It may sound like fun to Brooks. It occurs to me that he and Johnson were both living in Brussels at the same time in the early 1990s, Johnson making up outrageous lies about the European Commission for the Telegraph while Brooks did whatever it was he did in the Wall Street Journal, I can imagine rich and frivolous Johnson throwing parties prim and boring Brooks did not get invited to, and Brooks pleased with an opportunity to get back at him all these years later. Perhaps that is his major literary aim today.

He does suggest that Hillary Clinton could be neither clueless establishmentarian nor crazed outsider:

many voters seem to be flocking to tough, no-nonsense women who at least seem sensible: Angela Merkel, Hillary Clinton and, now, the Conservative Party front-runner, Theresa May.
(Seemingly unaware that Merkel has led her party for 16 years and served as chancellor for 11, and lost her majority in the most recent election, in 2013, forcing her into coalition with the Social Democrats, so that the flocking at the moment is not quite in her direction.)

But that sensible-plus-female combination doesn't seem right to him either; he winds up with one of his shopping-list proposals about what "we" "need".

We probably need a political Pope Francis-type figure, who comes up from the bottom and understands life there, but who can still make the case for an open dynamic world, with free-flowing goods, ideas, capital and people.
With all respect to the Holy Father, his father was an accountant (the family were immigrants, but for political, not economic reasons, from Fascist Italy). Francis learned what he knows about poverty (which is a great deal) as an authority figure, priest and bishop (I imagine he learned it from talking and listening to people, as opposed to getting driven around by the mayor of Pittsburgh). And I don't believe his case for openness would be quite the same as David Cameron's (the Holy See is on record as dubious about Regional Trade Agreements like TPP and TTIP, preferring trade negotiation at a worldwide level on the WTO model as fairer to small and poor countries).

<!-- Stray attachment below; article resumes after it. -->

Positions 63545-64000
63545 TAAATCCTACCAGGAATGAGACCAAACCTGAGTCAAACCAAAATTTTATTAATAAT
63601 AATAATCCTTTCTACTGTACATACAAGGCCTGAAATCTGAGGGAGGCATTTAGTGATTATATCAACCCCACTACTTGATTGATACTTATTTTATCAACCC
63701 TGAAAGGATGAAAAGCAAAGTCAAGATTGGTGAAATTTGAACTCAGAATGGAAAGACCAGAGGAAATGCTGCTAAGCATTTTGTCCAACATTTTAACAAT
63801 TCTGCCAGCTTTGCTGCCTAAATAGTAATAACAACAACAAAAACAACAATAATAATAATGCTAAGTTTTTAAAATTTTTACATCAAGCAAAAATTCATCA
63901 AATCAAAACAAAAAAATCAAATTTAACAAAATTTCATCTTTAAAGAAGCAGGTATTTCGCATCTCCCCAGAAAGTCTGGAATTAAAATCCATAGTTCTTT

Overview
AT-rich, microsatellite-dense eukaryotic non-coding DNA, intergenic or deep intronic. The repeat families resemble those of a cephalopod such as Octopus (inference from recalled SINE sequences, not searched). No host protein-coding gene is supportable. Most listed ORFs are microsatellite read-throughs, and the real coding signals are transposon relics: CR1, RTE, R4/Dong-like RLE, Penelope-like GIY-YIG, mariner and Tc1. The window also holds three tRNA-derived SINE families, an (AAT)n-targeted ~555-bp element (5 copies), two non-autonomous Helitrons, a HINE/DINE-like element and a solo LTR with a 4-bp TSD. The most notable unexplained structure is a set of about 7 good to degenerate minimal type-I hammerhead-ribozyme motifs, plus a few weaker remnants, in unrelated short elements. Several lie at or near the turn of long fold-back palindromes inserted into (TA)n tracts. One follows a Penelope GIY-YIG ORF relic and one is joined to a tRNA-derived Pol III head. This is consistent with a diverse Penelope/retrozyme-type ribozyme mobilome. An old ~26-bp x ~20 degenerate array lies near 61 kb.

He comes from an Argentina that mostly thrived in the import-substitution protectionist economy under the Peróns and the Kirchners and suffered in the open-market economy of the dictators and Chicago Boys, and he is deeply suspicious of free trade as an end in itself; as he wrote in Evangelii Gaudium,
 Just as the commandment “Thou shalt not kill” sets a clear limit in order to safeguard the value of human life, today we also have to say “thou shalt not” to an economy of exclusion and inequality. Such an economy kills. How can it be that it is not a news item when an elderly homeless person dies of exposure, but it is news when the stock market loses two points? This is a case of exclusion. Can we continue to stand by when food is thrown away while people are starving? This is a case of inequality. Today everything comes under the laws of competition and the survival of the fittest, where the powerful feed upon the powerless. As a consequence, masses of people find themselves excluded and marginalized: without work, without possibilities, without any means of escape. ...
To say nothing of the question what exactly do "we" "need" him for? As president or UK prime minister or both? "We could use a man like Herbert Hoover again..." We already have Pope Francis, knowing the things he knows and making the cases he makes. "We" "probably" "need" to stop writing Leaders' names in our spiral notebooks, festooned with little hearts, dreaming about how inspired we'll feel when they take over, and start thinking about the things we could do ourselves (that idiot Tom Friedman is about a million times more useful to society than you, Brooks, speaking of "making cases", and that's really saying something, because he's not too useful).